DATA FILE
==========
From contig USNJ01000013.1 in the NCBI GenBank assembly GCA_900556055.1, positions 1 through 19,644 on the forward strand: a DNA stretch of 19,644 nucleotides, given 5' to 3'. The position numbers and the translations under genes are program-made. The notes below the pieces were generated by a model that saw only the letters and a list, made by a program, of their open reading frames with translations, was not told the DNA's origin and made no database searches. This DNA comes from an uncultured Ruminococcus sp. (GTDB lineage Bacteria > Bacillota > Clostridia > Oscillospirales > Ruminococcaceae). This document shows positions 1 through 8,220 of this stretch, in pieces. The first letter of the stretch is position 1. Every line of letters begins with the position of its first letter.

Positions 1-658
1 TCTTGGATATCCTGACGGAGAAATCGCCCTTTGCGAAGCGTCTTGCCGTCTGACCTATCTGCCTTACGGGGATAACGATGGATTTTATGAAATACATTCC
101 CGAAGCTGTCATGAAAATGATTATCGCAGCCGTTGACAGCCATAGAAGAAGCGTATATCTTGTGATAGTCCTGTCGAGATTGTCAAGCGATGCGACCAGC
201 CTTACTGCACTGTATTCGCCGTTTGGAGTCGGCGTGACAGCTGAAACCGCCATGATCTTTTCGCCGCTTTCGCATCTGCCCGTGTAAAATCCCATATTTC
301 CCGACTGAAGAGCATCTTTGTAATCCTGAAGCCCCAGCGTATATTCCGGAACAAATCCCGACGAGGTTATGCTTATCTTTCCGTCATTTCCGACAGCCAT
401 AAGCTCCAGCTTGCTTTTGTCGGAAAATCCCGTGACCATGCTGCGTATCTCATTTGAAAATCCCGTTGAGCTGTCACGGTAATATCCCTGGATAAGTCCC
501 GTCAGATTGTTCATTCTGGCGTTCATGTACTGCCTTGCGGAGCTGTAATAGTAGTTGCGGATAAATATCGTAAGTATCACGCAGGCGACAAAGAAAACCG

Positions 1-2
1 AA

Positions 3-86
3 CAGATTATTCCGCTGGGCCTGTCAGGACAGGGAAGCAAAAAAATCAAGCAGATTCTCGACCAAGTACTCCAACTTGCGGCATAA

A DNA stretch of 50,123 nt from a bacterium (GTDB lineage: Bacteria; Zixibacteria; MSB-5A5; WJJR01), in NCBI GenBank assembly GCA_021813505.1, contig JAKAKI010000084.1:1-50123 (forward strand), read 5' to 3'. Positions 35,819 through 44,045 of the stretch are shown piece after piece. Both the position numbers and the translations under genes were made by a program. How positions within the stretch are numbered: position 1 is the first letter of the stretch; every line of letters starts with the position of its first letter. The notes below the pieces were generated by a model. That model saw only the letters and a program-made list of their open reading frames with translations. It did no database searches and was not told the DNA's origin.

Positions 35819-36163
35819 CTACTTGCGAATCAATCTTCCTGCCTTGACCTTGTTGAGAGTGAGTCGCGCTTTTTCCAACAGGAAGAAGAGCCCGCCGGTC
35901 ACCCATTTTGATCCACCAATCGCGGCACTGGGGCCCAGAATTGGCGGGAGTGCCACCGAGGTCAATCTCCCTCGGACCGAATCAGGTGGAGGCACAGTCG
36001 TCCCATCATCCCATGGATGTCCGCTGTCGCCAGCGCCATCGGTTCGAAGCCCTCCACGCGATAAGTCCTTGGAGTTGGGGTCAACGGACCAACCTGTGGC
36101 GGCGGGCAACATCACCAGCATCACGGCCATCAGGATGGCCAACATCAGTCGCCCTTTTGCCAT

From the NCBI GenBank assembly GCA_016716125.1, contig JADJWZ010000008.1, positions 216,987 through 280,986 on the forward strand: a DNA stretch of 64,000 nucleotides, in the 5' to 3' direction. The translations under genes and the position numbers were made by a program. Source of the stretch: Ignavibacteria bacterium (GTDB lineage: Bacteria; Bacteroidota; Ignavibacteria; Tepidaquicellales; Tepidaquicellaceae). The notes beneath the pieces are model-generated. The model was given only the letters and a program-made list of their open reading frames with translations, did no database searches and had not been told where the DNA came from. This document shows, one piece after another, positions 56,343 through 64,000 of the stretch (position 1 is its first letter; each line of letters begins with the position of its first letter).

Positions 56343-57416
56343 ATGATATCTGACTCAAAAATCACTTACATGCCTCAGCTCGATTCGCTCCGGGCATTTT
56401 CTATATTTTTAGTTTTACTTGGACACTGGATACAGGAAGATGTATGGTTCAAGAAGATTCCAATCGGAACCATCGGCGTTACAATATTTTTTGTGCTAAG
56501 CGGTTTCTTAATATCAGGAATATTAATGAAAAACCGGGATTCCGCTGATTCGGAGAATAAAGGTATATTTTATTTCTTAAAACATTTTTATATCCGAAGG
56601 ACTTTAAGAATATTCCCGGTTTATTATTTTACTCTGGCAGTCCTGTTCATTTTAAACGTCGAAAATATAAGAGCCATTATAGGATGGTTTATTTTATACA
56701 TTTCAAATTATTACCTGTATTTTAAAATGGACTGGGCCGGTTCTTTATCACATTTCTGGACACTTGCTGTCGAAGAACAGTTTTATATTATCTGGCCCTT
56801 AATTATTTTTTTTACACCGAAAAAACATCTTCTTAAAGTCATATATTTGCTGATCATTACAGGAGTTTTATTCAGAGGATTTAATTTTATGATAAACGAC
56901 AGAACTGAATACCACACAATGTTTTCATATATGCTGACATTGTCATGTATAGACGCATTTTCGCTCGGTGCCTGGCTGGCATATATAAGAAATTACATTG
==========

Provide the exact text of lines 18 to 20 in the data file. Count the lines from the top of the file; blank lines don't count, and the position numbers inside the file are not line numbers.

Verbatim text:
36101 GGCGGGCAACATCACCAGCATCACGGCCATCAGGATGGCCAACATCAGTCGCCCTTTTGCCAT

From the NCBI GenBank assembly GCA_016716125.1, contig JADJWZ010000008.1, positions 216,987 through 280,986 on the forward strand: a DNA stretch of 64,000 nucleotides, in the 5' to 3' direction. The translations under genes and the position numbers were made by a program. Source of the stretch: Ignavibacteria bacterium (GTDB lineage: Bacteria; Bacteroidota; Ignavibacteria; Tepidaquicellales; Tepidaquicellaceae). The notes beneath the pieces are model-generated. The model was given only the letters and a program-made list of their open reading frames with translations, did no database searches and had not been told where the DNA came from. This document shows, one piece after another, positions 56,343 through 64,000 of the stretch (position 1 is its first letter; each line of letters begins with the position of its first letter).

Positions 56343-57416